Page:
Looking for a break in the clouds

  • Published
  • By Staff Sgt. Bennie J. Davis III
  • Airman Magazine
On a miserable winter night here, Staff Sgt. Michael Ragsdale was working the graveyard shift.

Outside, a thick fog cut visibility to less than a quarter mile. The January 2008 temperatures averaged 30 degrees below normal, the country's coldest on record.

The cold weather wasn't all on his mind.

High overhead, a KC-135 Stratotanker circled, waiting to land. With fuel running low, the aircrew wanted to land their aging aircraft, which doesn't like cold weather.

At times like this it "can get intense," he said, while monitoring his radar. Then he walked outside to check the visibility.

Because the weather made it too dangerous to land, the pilot wanted to divert to another airfield. But that could cut short his mission capabilities.

Then Sergeant Ragsdale noticed the fog started to lift. He hit the airwaves -- calling the tanker to tell the pilot the break in the clouds would allow a safe landing.

"Moments like this are a reminder to how important weather forecasting is to the Air Force mission," said Sergeant Ragsdale, who is deployed from MacDill Air Force Base, Fla. "It gives me a sense of personal satisfaction as well."

Weather Airmen provide a service crucial to operations at Manas, home of the Air Force's lead refueling wing and the busiest mobility hub for operations in Afghanistan. The base, located in the northernmost region of Kyrgyzstan, sits in a "bowl" surrounded by mountain ranges. This can create erratic winter weather.

"Unpredictable weather plays a crucial role in everyday operations, particularly in the flying missions," Sergeant Ragsdale said.

Weather delays or cancellations may prevent aerial tankers from reaching aircraft over Afghanistan -- directly impacting ground and air operations.

The sergeant is used to bad weather. Having grown up on the South Carolina coast, a place routinely struck by hurricanes, he was fascinated with weather and its effects on the community. He would track storms and hurricanes, providing family members with forecasts and updates. Little did he know one day he'd be doing the same thing in the Air Force.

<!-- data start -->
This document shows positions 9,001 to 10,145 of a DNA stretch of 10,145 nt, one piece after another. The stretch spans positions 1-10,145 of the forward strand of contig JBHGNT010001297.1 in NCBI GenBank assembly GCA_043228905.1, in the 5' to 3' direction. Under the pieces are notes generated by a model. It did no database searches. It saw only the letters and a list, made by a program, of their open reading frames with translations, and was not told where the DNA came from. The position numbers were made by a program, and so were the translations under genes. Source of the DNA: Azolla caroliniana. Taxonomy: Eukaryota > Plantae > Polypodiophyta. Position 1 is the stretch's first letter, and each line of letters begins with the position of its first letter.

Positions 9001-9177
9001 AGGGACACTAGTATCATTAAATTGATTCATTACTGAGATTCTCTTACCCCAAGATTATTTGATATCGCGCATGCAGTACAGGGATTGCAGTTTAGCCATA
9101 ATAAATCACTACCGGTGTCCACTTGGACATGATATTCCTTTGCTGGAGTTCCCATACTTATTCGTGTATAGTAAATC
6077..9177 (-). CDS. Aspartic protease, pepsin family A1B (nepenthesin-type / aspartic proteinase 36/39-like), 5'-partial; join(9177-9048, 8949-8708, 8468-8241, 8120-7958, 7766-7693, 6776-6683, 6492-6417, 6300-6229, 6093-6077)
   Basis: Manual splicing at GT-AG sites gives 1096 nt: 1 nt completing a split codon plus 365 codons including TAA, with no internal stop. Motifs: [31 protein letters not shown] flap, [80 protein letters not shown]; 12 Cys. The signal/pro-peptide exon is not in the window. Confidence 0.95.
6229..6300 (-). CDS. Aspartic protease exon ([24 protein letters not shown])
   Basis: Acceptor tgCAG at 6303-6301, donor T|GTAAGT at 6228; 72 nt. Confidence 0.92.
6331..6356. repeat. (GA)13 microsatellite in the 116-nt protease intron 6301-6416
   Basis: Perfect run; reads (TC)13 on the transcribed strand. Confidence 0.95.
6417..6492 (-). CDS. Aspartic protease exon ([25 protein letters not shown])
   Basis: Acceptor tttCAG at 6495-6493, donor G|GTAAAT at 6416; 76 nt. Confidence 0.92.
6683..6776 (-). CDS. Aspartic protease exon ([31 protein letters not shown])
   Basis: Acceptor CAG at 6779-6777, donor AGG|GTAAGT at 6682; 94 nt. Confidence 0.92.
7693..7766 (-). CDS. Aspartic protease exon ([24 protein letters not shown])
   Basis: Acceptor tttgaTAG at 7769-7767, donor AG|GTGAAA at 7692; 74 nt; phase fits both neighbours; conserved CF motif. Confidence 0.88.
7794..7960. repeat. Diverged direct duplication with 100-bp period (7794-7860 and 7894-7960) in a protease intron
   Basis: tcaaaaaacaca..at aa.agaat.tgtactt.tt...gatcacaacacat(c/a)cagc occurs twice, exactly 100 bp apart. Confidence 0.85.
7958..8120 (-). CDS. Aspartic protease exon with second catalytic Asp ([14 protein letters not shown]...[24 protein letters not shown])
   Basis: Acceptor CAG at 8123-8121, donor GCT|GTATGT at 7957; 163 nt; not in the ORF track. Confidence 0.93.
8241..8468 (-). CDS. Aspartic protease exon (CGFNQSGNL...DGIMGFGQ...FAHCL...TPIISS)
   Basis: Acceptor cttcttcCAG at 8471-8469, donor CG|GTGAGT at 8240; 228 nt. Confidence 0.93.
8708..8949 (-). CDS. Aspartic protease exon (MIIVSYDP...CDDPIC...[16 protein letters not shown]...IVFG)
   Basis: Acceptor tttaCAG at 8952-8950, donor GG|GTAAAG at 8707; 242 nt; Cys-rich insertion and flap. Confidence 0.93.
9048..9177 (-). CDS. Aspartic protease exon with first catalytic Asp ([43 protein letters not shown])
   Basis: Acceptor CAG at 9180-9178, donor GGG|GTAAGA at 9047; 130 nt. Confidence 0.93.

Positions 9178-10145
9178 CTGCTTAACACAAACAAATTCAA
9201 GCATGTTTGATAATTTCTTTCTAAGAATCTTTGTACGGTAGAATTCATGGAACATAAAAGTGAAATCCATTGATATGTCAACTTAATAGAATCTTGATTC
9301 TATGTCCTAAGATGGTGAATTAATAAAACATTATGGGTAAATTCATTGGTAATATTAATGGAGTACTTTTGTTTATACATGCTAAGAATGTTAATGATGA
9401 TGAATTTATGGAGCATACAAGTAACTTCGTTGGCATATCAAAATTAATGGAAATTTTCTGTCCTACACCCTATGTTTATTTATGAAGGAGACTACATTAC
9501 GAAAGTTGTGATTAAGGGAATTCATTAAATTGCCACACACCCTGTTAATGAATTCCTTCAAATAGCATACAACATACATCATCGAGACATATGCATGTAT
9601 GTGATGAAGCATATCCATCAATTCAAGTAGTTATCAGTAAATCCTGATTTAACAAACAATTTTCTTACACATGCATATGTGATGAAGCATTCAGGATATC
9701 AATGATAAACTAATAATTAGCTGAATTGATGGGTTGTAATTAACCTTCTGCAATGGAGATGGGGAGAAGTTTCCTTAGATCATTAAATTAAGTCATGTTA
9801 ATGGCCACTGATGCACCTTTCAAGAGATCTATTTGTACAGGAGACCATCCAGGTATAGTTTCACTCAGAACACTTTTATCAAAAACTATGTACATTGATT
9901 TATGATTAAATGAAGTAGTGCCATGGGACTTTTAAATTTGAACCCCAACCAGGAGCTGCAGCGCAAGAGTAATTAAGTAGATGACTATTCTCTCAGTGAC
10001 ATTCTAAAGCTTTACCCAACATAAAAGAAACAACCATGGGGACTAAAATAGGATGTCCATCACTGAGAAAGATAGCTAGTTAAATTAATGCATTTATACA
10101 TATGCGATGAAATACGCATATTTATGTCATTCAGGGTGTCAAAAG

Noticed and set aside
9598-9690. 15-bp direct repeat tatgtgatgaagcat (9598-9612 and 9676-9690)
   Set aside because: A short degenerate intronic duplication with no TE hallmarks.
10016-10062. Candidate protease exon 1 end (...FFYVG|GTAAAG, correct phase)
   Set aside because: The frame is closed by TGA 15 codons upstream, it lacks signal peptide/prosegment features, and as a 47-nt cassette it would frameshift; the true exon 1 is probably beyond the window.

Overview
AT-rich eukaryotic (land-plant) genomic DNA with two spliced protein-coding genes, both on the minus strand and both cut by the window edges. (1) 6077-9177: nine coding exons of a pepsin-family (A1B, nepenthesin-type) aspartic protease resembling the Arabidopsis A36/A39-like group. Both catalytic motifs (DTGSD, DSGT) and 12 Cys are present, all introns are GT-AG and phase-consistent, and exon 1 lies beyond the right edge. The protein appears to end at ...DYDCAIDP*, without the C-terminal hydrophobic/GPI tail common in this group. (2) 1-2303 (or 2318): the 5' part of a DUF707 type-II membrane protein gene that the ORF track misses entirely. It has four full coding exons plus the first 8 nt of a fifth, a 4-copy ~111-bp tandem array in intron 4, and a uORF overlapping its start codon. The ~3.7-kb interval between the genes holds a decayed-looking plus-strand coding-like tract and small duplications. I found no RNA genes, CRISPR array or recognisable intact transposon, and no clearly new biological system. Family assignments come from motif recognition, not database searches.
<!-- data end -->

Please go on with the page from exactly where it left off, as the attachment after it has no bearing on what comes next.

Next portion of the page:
Analyzing weather conditions, preparing forecasts and issuing weather warnings is exactly why he joined the Air Force. It is his calling, Sergeant Ragsdale said.

During technical training at Keesler Air Force Base, Miss., he learned the basic principles of meteorology. That included how to forecast weather elements such as clouds, visibility, winds and atmospheric pressure. And he learned how to read and interpret satellite imagery, climatology reports, computerized weather prediction models and Doppler radar imagery.

Sergeant Ragsdale said his Air Force career has been an adventure.

"One thing most people don't realize about Air Force weather forecasters is that we support all U.S. Army weather operations. The Army does not have weather forecasters," Sergeant Ragsdale said. "We can be stationed at any Army or Air Force location around the world."

The Air Force uses state-of-the-art equipment and highly trained Airmen to provide accurate forecasts. Customers are sometimes critical of forecasts. Sergeant Ragsdale takes it in stride. He knows forecasting isn't an exact science and sudden weather changes are not uncommon.

"Mother Nature is unpredictable and we're not psychics," he said. "I can't add up the number of times I've heard 'How's the weather?' or 'weather's easy, just walk outside.'"

But the sergeant knows there's a big difference in the forecasts he provides and what people receive from local television weather reports.

"The difference between me and the TV weatherman is that if he says there is no chance for rain and it rains, the worst-case scenario is you didn't bring an umbrella and you get wet," Sergeant Ragsdale said. "On the Air Force side, if my forecast is drastically wrong, the worst-case scenario is a potential disaster."

On any given day, Sergeant Ragsdale's forecast could save lives in the air and on the battlefield. That realization is what keeps him sharp and on his game.

As the fog lifted over Manas, and with Sergeant Ragsdale's help, the circling tanker dropped its landing gear. It made its approach and its wheels touched down safely on the Manas runway.

Then, almost on cue, the skies sealed back up.